EU can go your own way
Calls for EU mediation have quickly fizzled out. While the heads of some European governments, including Belgium’s Prime Minister Charles Michel, have condemned police brutality, those protesting are few and far between.
Taking a stance on the political crisis, meanwhile, would go against the EU’s usually resilient ethos of avoiding the internal affairs of member states.
Ultimately, the power may lie with the people of Catalonia.
On the one hand, the referendum and its aftermath have turned many of Catalonia’s more moderate separatists further away from compromise.
“I’ve always believed that if the Spanish government changed its approach to Catalonia, it would be possible to solve the situation,” said Miquel Riera Gaja, who voted in favour of independence. “But now I think this relationship cannot be repaired. There’s no turning back,” he told TWW.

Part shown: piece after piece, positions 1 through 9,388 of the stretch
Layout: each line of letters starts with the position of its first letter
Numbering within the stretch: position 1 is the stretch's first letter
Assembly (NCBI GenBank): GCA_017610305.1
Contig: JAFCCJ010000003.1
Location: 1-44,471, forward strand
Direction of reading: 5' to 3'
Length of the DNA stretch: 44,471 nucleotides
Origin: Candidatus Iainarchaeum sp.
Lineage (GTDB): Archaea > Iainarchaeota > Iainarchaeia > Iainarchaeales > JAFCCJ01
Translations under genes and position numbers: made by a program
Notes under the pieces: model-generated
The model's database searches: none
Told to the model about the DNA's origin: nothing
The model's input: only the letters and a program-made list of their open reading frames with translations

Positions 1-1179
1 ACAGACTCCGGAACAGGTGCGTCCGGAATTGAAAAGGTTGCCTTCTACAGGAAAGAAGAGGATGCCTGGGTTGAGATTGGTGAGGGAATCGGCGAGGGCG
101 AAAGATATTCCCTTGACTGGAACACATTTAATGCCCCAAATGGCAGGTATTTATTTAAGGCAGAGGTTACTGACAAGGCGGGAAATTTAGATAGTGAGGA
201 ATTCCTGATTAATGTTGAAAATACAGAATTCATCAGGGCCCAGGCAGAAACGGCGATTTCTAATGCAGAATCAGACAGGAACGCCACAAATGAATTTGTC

Many unionists, meanwhile, are now disillusioned with Madrid’s strategy. “The answer cannot be to remain in a sort of status quo,” said Enric López Jurado, a pro-union supporter working in the European Parliament.
“We must seize this opportunity to change how Spain is organised,” he told The World Weekly. Mr. López Jurado favours “a full federal state that recognises its own multinational nature and protects and cherishes its own territorial differences.”
Whether any shift in the public mood is widespread, however, remains to be seen. Many unionist Catalans still support Mr. Rajoy, and Mr. Puigdemont’s stubbornness could have lost him the support of separatists who decided to stay home and wait for a legal referendum.
But it might just be the only chance for Spain to pull back from the brink. As things stand, Catalan’s rebel government is standing on thin ice. Within weeks, it could find itself out of power and, quite possibly, behind bars. In that case, Spain’s riot police might well find themselves called back into action.